Chapter Two: Charolais

Chapter Two: Charolais

Amber Colossus, Darwin VIII, was a monster of a world: a sphere of bright hydrogen and helium spanning a hundred and fifty thousand kilometers. High deck clouds of sulfur gave the giant its radiant golden-yellow hue and deep layers of hydrocarbons fueled massive electrical storms that flashed across its skies like sunlight glittering on a gemstone. A dozen concentric rings of ice and a hundred and thirty-six moons adorned the ancient monarch, looming large in the sky above the hidden raiders.

Iceni Queen and Spartacus sat with their engines rumbling beneath a massive tent on the sixth and largest moon, rigged to protect them from prying eyes and the radioactive bombardment of the parent world. The invisible storm was deadly and they had to work at a frantic pace in low gravity to get the structure up in time. Corsair warships typically had high-end radiation shielding but Julian and Billy decided to sacrifice cargo and berthing space to accommodate the magnetic field generators that made them glow with a shifting blue aura even beneath the shelter. This afforded them the ability to hide in places where few would go looking. The option to endure harsh conditions could make the difference between escape and death.

The expense and loss of hold space meant going after higher value cargo, and taking greater risks, but they had assembled two of the best crews in the March and cobbled together a pair of fine, if aging ships, which little resembled the armored freighters they began as. By necessity, improvisation was a well-developed trait among corsairs and mercenary groups but even in these circles the Lords of Entropy enjoyed an artist’s reputation.

The homemade shelter filled the cargo bays of both vessels and precluded their exploiting a rare opportunity the week before at Gamma Pavonis. A luxury liner strayed from regulated jump routes and found itself without power; waiting on rescue or plundering. A piece of the crew wanted to hold an emergency meeting, doubtless to lobby for abandoning the attack on the medical fleet in favor of capturing the liner with its many wealthy passengers. Not so profitable a venture but a far safer one. Julian flew into a near rage, reminding them of his supreme authority once an operation began and the need for com blackout near unjammed hostiles. Kyle Richter, the Queen’s boarding master, went so far as to start making his way to the bridge to press the point. Olga noticed his approach on a monitor and put the ship on alert, forcing Richter back to the EVA prep room with his raiders.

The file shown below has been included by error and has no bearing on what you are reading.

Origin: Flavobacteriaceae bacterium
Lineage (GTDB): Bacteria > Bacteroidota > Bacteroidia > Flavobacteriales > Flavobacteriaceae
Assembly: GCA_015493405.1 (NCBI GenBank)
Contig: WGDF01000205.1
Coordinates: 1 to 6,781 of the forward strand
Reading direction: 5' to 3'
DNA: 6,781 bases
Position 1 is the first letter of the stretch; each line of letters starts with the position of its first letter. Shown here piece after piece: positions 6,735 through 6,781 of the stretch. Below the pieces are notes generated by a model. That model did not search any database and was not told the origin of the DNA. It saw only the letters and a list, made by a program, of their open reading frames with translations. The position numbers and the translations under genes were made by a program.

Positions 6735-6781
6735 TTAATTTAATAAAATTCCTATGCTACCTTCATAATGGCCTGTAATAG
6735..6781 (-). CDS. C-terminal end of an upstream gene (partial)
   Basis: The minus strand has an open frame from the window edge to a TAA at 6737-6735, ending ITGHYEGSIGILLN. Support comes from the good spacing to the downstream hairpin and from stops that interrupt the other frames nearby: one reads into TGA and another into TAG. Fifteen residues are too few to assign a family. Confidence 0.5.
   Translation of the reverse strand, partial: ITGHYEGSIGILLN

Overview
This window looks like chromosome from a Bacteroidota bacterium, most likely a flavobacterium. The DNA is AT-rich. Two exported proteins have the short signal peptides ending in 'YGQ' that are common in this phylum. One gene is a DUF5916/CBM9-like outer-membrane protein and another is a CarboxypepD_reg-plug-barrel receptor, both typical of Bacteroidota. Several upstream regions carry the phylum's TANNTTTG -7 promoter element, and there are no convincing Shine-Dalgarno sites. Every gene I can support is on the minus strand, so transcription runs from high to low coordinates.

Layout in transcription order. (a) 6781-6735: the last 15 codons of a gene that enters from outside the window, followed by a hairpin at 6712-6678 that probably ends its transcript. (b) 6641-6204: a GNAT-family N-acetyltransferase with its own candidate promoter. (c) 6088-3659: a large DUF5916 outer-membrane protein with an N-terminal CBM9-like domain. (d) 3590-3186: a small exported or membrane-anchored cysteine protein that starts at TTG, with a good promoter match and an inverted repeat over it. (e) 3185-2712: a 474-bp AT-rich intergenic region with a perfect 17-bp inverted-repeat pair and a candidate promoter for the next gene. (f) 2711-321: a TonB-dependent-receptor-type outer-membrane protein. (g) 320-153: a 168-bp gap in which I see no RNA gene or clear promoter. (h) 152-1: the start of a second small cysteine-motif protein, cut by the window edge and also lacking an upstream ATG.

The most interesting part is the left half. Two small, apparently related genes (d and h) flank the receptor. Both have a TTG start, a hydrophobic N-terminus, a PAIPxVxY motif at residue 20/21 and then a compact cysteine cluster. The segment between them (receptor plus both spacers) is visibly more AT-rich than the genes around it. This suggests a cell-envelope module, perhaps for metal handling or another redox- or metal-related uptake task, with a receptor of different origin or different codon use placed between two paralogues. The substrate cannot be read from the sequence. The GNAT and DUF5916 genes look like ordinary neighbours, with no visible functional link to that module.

Tensions between the two men were palpable and mounting with everyone bracing for a power struggle. Julian was the best-known corsair in the Rift but, to some of his shipmates, more trouble than he was worth. A dozen of The Lords had died so far at the hands of bounty hunters and mercs looking to collect on the impressive scalp-price he had accrued. There were those who resented it. Nor did Julian help matters by routinely keeping things from even his closest associates, disclosing them offhandedly once a point of committal had been reached. Already on this venture he had privately arranged for the inclusion of a third ship from outside the wing to join them, costing a healthy share of the proceeds.

The legendary Vercingetorix, commanded by Julian’s uncle and mentor, Mad Jack McAllister, would begin to shadow the convoy as it crossed the asteroid field a league sunward of Amber Colossus. Once within a half-naut of the planet, the Rix would get “too close” allowing the Navy to sight her on passive sensors. So near their goal, they would press on and let the frigate fall back to deal with the threat, allowing the valuable transports to escape; or so they would believe.

That they needed to hope Vercingetorix was in position and on time was no small concern. Space travel was equal parts art and science under ideal circumstances and in their profession conditions seldom approached idyllic. If Federation listening posts noticed her entry into the system the fleet would be grounded until the raider had been chased off. Even once underway, if the convoy detected her too soon they might turn tail and head back for Ambrosia. Much could go wrong but Julian waved off each possibility saying “Uncle Jack will be there.”

A paragon of casual confidence, he leaned back in his chair and turned his attention to Olga who sat unblinking at the EW station off his right shoulder. The crews were in their vacsuits and the ships depressurized in anticipation of action. Behind her visor, her face was a shimmering blue by the light of monitors; puffed-up in the micro-gravity environment. It lent her a childish, cherub-like beauty.

He’d toyed with the thought of asking her to share his cabin but hesitated. Not one for hesitation as a rule, this intrigued him. It wasn’t that relationships of that sort with another bridge officer could be trouble, which was undeniable, but rather the inevitable lecture from his faithful quartermaster. Billy had gotten an impressive one when he became involved with his ship master, Kakumi Kato, though even Deacon had to admit they were always professional.